Participation of Turkish Migrants in an Epidemiological Study: Does the Recruitment Strategy Affect the Sample Characteristics?

  • Tilman BrandEmail author
  • Florence Samkange-Zeeb
  • Nico Dragano
  • Thomas Keil
  • Lilian Krist
  • Rahsan Yesil-Jürgens
  • Martin Schlaud
  • Karl-Heinz Jöckel
  • Oliver Razum
  • Katharina Reiss
  • Karin Halina Greiser
  • Heiko Zimmermann
  • Heiko Becher
  • Hajo Zeeb
Original Paper


Migrants are often poorly represented in epidemiological studies which limits the generalizability of the results of population-based studies. This study aimed to assess whether a community-based sampling (CBS) of persons of Turkish origin leads to differences in the participants’ characteristics compared to a register-based sampling (RBS). The two sampling strategies were used to recruit participants in three cities in Germany (CBS: n = 641; RBS: n = 578). We compared sociodemographic, migration- and health-related characteristics. Census data were used as an external reference. Lower German language skills and a lower acculturation status were more prevalent in the CBS than in the RBS. While age and sex adjusted obesity prevalence differed [CBS: 37.8 (33.6–42.4); RBS 30.0 (26.3–34.0); census data 19.1 (18.2–20.1)], most other health indicators were similar across the samples. In conclusion, the CBS approach led to a greater representation of persons of Turkish origin with lower language skills and lower acculturation status. Nevertheless, both recruitment strategies provided similar estimates of health status indicators.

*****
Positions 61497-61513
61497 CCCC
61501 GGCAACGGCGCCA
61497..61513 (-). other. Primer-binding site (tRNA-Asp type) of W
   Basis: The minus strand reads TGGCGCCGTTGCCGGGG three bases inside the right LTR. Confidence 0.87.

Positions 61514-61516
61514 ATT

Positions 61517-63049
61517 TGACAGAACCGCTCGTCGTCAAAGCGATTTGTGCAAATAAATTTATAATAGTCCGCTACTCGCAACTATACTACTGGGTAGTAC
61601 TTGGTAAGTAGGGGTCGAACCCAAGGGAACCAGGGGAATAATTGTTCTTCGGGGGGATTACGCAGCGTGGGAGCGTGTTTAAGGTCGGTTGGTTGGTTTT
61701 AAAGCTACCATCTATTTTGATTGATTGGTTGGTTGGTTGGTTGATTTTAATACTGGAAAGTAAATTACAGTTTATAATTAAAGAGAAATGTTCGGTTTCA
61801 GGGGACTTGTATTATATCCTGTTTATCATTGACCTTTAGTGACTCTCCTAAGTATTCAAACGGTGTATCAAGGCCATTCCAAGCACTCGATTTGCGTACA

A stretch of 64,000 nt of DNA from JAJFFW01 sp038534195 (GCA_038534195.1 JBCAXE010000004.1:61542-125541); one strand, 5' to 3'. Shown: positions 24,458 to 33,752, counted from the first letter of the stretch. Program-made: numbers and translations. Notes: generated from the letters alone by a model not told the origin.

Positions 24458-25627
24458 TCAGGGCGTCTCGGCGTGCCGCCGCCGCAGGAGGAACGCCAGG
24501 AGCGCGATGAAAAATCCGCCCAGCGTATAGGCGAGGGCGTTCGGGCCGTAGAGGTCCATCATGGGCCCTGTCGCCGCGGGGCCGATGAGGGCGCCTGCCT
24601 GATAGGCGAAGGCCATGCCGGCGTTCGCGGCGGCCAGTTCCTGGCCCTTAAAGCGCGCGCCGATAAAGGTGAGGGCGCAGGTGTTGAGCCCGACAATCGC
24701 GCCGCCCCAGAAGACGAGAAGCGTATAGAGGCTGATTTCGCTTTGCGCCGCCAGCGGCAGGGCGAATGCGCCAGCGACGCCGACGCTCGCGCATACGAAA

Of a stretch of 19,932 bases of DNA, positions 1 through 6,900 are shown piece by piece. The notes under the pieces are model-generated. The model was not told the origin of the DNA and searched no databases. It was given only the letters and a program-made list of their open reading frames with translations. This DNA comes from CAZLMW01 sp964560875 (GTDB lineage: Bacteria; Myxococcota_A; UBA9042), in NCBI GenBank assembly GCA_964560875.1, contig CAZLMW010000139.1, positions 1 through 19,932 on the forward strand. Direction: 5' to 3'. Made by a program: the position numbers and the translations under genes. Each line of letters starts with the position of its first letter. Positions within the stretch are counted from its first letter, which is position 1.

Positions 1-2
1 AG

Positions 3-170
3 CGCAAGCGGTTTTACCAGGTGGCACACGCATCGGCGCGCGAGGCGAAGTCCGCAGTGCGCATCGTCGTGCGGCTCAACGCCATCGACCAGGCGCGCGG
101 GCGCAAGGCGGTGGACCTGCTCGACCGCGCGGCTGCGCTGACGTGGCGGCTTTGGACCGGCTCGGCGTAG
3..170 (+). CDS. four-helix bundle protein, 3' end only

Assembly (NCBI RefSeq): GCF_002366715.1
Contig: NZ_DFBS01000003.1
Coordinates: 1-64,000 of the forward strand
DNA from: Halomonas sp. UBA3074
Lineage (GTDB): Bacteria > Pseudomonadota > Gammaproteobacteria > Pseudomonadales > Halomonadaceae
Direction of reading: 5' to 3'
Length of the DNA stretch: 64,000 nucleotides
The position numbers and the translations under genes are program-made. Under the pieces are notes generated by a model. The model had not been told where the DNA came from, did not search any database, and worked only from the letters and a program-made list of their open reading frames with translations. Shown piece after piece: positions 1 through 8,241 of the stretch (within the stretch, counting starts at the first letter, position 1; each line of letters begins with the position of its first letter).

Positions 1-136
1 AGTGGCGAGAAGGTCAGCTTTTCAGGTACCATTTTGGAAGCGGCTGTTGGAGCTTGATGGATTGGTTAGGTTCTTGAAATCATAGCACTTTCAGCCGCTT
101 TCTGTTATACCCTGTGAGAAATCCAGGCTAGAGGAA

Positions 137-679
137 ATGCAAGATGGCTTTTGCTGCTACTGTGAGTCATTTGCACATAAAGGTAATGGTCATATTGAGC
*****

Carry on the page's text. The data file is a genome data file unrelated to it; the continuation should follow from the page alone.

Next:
Turkish migrants Recruitment Epidemiologic study Germany 



This study was part of the feasibility studies in preparation for the German National Cohort and was funded by the Federal Ministry of Education and Research (German: Bundesministerium für Bildung und Forschung); Grant Number: 01ER1001B; Beneficiary: Freiburg University.


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Copyright information

© Springer Science+Business Media, LLC, part of Springer Nature 2018

Authors and Affiliations

  • Tilman Brand
    • 1
    Email author
  • Florence Samkange-Zeeb
    • 1
  • Nico Dragano
    • 2
  • Thomas Keil
    • 3
  • Lilian Krist
    • 3
  • Rahsan Yesil-Jürgens
    • 4
  • Martin Schlaud
    • 5
  • Karl-Heinz Jöckel
    • 6
  • Oliver Razum
    • 7
  • Katharina Reiss
    • 7
    • 8
  • Karin Halina Greiser
    • 9
  • Heiko Zimmermann
    • 10
  • Heiko Becher
    • 11
  • Hajo Zeeb
    • 1
    • 12
  1. 1.Department of Prevention and EvaluationLeibniz Institute for Prevention Research and Epidemiology - BIPSBremenGermany
  2. 2.Institute of Medical Sociology, Centre for Health and Society, Medical FacultyUniversity of DuesseldorfDuesseldorfGermany
  3. 3.Institute of Social Medicine, Epidemiology and Health EconomicsCharité UniversitätsmedizinBerlinGermany
  4. 4.Department of Psychiatry and PsychotherapyUniversity Medicine Berlin, Charité UniversitätsmedizinBerlinGermany
  5. 5.Department of Epidemiology and Health MonitoringRobert Koch InstituteBerlinGermany
  6. 6.Institute for Medical Informatics, Biometry and Epidemiology (IMIBE)University Hospital EssenEssenGermany
  7. 7.Department of Epidemiology & International Public Health, Bielefeld School of Public Health (BiSPH)Bielefeld UniversityBielefeldGermany
  8. 8.AID Information Service: Food, Agriculture, Consumer ProtectionBonnGermany
  9. 9.German Cancer Research Center (DKFZ)HeidelbergGermany
  10. 10.Institute of Public HealthUniversity Hospital HeidelbergHeidelbergGermany
  11. 11.Institute of Medical Biometry and EpidemiologyUniversity Medical Center Hamburg-EppendorfHamburgGermany
  12. 12.Health Sciences BremenUniversity of BremenBremenGermany

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